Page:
This does not mean the Church from which another [Church or nation.—Trans.] received the Orthodox faith.
By that logic, the Mother Church of the entire Orthodox World would be the Church of Jerusalem, but this is not so.
And for Ukraine, the Mother, or Kyriarchal, Church today is the Russian Orthodox Church, whether someone likes it or not. Even if, theoretically speaking, we consider the transfer of the Western Russian Metropolis, which is now contested by some historians from the Phanar [Ecumenical Patriarchate.—Trans], this does not change anything.
Canon law dictates a period of thirty years to confirm the canonical subordination of a given territory to a certain bishop, upon the fact of this subordination, without subsequent polemics. This is so that there will not be unrest and instability in the Church.
And it’s already been more than 300 years since this happened. What is unrecognized? What are they talking about? It seems that some “theologians” do not see anything beyond their office walls, let alone look out the window.
—Remind us, please, in numerical terms how great is the Ukrainian Orthodox Church today: How many parishes, priests, believers are in it?
— The Ukrainian Orthodox Church is the largest religious confession in Ukraine. It includes 12,500 parishes, more than 250 monasteries, 12,000 priests, and more than 5000 monks and nuns.
By comparison, all the remaining “Orthodox” confessions of Ukraine taken together have about 5000 parishes and a little more than 200 monks and nuns amongst them.
As for the number of believers in the Ukrainian Orthodox Church, I think it is in the many millions. But this number does not lend itself to an exact calculation; statistics of this kind are not kept.
At the festive Cross Procession in Kiev [held by the canonical Church.—Trans.], which gathered around 250,000 believers, you can draw some conclusions.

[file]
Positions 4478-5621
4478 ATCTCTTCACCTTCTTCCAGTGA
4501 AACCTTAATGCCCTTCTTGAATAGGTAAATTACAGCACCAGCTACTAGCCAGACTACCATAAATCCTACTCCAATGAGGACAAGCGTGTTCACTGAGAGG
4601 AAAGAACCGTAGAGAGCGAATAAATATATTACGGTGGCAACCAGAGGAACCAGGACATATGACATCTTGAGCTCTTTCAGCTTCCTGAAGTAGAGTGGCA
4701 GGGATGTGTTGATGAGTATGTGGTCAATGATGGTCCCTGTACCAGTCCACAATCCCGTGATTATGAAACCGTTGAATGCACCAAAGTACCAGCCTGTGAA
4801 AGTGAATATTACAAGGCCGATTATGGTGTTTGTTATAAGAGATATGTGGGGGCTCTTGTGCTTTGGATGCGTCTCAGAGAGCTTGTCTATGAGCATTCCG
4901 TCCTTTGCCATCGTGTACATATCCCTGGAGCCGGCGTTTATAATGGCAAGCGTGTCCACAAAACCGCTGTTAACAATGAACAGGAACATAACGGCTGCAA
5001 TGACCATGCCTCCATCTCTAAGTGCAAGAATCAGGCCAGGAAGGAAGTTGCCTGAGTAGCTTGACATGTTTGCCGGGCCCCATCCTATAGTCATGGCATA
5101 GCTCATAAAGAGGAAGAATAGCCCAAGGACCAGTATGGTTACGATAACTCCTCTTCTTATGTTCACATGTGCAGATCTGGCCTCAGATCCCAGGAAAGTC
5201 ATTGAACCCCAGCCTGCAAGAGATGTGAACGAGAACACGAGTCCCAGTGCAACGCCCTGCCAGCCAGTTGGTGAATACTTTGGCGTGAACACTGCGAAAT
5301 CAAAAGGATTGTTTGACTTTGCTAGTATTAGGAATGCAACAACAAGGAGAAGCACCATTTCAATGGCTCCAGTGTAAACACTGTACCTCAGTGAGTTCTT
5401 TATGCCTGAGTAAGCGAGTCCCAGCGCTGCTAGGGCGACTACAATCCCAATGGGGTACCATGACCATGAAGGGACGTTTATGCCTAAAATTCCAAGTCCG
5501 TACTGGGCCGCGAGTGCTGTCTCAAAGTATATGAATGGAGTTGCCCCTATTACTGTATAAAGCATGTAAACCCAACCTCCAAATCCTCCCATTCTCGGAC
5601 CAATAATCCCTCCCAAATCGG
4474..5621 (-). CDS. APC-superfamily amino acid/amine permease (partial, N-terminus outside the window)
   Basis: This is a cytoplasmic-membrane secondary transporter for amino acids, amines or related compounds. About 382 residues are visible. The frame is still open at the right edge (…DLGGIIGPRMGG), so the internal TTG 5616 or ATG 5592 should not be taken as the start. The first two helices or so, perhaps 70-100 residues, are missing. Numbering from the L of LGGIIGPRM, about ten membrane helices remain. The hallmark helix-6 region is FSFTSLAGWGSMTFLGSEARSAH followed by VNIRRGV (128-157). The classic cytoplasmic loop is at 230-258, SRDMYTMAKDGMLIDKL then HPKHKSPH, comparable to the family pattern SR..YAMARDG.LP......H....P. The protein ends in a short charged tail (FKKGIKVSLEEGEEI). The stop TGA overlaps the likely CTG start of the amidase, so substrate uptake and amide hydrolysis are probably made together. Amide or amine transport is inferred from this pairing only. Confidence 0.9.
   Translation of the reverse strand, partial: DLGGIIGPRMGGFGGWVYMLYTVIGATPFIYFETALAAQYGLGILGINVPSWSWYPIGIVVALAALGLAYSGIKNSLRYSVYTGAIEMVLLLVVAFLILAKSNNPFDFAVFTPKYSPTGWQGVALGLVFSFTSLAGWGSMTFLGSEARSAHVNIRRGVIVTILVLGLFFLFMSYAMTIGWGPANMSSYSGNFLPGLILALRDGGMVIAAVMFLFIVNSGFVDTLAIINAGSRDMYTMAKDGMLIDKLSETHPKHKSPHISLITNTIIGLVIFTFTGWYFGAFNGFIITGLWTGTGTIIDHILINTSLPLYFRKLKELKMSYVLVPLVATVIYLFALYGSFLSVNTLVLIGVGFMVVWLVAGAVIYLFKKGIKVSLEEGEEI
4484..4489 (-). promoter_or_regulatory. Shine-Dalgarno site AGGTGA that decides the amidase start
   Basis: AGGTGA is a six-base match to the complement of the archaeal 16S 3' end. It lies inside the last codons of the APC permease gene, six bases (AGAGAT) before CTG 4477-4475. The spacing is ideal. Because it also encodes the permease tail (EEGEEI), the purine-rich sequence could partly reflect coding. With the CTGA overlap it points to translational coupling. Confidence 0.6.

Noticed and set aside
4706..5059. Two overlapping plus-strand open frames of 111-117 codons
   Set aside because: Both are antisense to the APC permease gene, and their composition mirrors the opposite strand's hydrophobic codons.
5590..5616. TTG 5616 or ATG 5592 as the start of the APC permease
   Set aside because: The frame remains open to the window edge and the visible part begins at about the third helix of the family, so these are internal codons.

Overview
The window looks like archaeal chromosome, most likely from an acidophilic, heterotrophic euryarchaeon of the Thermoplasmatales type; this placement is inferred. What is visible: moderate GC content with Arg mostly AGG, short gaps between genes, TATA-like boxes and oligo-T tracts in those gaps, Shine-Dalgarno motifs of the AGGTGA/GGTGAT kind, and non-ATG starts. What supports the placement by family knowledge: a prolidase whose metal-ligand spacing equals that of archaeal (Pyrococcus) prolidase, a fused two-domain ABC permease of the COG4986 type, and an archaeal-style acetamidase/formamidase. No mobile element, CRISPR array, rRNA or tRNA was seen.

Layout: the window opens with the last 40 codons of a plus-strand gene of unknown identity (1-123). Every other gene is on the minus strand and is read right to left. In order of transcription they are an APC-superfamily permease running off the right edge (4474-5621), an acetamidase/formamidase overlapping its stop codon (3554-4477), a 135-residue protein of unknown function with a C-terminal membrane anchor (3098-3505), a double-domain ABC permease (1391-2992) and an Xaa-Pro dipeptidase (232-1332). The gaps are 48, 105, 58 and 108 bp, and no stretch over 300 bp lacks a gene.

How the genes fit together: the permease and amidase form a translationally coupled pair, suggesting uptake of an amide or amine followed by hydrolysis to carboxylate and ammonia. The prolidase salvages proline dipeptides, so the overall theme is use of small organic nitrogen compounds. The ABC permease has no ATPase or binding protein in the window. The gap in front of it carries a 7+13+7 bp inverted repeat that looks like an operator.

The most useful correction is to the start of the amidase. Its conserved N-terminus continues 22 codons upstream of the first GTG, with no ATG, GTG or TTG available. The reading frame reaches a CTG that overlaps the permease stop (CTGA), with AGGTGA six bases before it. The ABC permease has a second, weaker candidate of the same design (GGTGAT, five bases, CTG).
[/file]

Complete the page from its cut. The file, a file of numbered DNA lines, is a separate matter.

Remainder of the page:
After all, the majority of believers can’t participate in the procession, only a few from all the dioceses can make it.
If we consider that not everyone was even able to make it to Kiev, or even organize transit, due to obstacles imposed by the authorities in all regions at different levels…then here we have this “small” crowd of believers, “only” 250,000 who gathered in one day, in one city.
—Our opponents refer to the opinion polls and statistics, in particular, the testimony of the Center for Political and Economic Research Razumkov, who, as is well known, serves the interests of anti-Russian political forces in Ukraine.
—Firstly, the results of separate opinion polls differ diametrically, sometimes showing the opposite. And secondly—and this is important—no sociological surveys give an objective picture of the religious life of the country. They do not say anything about the number of practicing believers. After all, this is supposed to be a religious picture. They do not operate with statistics about the fulness of parishes and monasteries, but only give a spectrum of preferences, of let’s say “televiewers”. Not real believing people, but everyone grouped together. Polls were conducted among respondents who do not even know with which hand to make the sign of the cross. But they know very well what they were taught on television: which Church is right, and which is “the enemy”.
In fact, the real indicators of the number of believers in a particular confession are its parishes, monasteries, priests, monks, and nuns. That which we talked about above.
—During the last few months the theme of granting a “Tomos on the Autocephaly of the Ukrainian Orthodox Church” was raised by Ukrainian politicians and discussed in the press. By appealing to the Patriarch of Constantinople, President Poroshenko and the Verkhovna Rada violated the separation of Church and state, as defined in article 35 of the Ukrainian Constitution, did he not?